Wednesday, November 6, 2019

Aliasing a Method in Ruby Takes Simple Programming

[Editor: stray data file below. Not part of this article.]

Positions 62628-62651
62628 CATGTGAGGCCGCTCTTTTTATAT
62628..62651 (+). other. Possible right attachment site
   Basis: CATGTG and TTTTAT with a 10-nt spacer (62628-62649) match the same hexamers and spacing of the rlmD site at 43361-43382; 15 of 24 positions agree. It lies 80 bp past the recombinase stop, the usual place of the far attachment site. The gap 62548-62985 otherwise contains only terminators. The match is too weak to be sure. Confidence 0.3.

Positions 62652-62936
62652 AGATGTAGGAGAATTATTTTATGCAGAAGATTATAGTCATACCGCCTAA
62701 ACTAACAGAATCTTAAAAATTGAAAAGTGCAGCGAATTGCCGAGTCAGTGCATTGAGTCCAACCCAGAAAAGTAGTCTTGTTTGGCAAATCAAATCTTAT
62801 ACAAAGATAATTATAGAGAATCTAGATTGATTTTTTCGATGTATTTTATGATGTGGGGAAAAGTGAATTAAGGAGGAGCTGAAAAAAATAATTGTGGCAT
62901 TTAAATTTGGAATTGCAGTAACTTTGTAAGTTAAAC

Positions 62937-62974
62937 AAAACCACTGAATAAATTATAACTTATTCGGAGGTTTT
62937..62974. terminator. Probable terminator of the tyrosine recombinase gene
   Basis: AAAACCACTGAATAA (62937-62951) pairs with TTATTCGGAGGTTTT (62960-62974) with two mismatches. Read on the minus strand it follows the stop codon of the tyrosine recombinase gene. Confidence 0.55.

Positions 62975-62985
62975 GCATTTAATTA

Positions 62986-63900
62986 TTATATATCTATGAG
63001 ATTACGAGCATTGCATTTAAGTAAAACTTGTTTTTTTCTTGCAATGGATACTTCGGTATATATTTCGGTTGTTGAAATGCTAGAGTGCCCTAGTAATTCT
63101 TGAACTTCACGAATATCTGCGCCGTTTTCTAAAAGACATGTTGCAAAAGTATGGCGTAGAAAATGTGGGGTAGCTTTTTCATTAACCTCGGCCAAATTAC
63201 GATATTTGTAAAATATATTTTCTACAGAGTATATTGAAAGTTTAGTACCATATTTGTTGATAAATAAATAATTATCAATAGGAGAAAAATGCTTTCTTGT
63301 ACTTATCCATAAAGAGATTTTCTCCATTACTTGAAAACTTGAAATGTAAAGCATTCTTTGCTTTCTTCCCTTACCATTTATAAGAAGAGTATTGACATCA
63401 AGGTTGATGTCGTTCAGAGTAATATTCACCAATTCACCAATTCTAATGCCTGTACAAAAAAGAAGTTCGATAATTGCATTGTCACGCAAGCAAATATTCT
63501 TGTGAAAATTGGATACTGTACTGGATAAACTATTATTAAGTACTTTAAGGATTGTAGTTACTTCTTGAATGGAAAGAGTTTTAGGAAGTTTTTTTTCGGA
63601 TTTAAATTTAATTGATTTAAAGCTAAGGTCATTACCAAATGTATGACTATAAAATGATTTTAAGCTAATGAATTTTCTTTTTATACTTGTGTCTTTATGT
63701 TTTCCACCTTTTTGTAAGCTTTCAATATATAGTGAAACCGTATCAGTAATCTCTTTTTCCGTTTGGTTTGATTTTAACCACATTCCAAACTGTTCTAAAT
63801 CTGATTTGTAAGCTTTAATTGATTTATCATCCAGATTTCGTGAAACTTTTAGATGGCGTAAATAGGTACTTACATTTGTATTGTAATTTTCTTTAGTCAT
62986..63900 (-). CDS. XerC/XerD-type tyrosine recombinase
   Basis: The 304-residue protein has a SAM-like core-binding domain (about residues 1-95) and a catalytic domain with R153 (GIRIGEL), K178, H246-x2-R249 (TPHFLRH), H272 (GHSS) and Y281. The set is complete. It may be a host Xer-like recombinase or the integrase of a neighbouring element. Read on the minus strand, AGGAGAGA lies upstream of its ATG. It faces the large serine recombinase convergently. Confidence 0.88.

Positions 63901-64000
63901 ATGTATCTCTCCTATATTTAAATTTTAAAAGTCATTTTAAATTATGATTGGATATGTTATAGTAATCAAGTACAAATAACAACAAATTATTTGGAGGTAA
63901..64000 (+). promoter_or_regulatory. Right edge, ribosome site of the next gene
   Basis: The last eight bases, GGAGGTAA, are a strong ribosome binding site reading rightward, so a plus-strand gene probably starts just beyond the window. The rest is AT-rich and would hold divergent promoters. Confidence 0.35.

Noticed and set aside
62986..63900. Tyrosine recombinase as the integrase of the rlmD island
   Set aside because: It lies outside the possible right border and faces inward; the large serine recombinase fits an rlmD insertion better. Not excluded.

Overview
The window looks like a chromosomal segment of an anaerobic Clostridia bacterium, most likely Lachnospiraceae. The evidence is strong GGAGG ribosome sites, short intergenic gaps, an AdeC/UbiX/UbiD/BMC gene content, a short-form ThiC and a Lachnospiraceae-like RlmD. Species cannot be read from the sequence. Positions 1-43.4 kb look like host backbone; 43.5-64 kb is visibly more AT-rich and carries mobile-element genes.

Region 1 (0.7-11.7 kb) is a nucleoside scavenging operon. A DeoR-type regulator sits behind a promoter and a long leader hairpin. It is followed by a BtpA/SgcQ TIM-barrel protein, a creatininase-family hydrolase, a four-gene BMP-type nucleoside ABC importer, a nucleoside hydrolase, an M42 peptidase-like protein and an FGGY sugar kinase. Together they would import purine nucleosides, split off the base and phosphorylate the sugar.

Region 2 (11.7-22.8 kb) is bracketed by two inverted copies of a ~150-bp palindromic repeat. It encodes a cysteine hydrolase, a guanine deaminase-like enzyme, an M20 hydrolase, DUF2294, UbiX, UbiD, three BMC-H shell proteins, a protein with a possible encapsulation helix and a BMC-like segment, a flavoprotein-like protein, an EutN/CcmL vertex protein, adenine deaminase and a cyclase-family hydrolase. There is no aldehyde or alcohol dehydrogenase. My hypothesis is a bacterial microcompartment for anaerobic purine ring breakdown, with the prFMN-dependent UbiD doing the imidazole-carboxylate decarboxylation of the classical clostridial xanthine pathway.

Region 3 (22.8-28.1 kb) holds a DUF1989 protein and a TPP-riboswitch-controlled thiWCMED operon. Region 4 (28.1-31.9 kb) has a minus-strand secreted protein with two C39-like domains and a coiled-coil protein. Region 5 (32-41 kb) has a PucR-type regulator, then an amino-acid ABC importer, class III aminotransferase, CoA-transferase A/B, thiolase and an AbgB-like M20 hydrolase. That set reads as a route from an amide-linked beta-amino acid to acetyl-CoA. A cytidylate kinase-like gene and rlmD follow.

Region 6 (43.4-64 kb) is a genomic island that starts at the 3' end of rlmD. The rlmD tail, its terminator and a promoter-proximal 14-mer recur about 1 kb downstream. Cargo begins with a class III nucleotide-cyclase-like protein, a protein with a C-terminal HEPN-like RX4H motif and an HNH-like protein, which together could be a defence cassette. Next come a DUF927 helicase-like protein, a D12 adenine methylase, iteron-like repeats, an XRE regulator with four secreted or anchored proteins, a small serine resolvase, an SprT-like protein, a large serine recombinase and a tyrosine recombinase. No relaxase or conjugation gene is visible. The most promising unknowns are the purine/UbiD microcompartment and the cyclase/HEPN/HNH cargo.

Aliasing a Method in Ruby Takes Simple Programming To alias a method or variable name in Ruby is to create a second name for the method or variable. Aliasing can be used either to provide more expressive options to the programmer using the class or to help override methods and change the behavior of the class or object. Ruby provides this functionality with the alias and alias_method keywords. Create a Second Name The alias keyword takes two arguments: the old method name and the new method name. The method names should be passed as labels, as opposed to strings. Labels are used to refer to methods and variables without directly referencing them. If youre a new Ruby programmer, the concept of labels may seem odd, but whenever you see a label like :methodname, just read it as the thing called methodname. The following example declares a new class and creates an alias for the on method called start. #!/usr/bin/env rubyclass Microwavedef onputs The microwave is onendalias :start :onendm Microwave.newm.start # same as m.on Change the Behavior of a Class There may be times when you want to change the behavior of a class after its been declared. You can alias and add new methods to an existing class by creating second class declaration that has the same name as the existing class declaration. You can also add aliases and methods to individual objects using a syntax similar to the inherited class syntax. The behavior of any class can be changed by creating an alias for any method and then creating a new method (with the original method name) that calls the method with the alias. In the following example, a microwave class is declared and an instance is created. The second class declaration uses the alias method to change the behavior of the on method in order to add a warning message. The third class declaration is used to change the behavior of the specific microwave instance to add an even more stern warning. When aliasing a method multiple times, be sure to use different method names to store the old method. #!/usr/bin/env rubyclass Microwavedef on  Ã‚  Ã‚  Ã‚  puts Microwave is on  Ã‚  end endm Microwave.newm.onclass Microwave  Ã‚  alias :old_on1 :ondef on  Ã‚  Ã‚  Ã‚  puts Warning: Do not insert metal objects!  Ã‚  Ã‚  Ã‚  old_on1  Ã‚  end endm.on# Message for this specific microwaveclass   Ã‚  def onputs This microwave is weak, add extra timeold_on2endendm.on # Displays extra messagem2 Microwave.newm2.on # Does not display extra message

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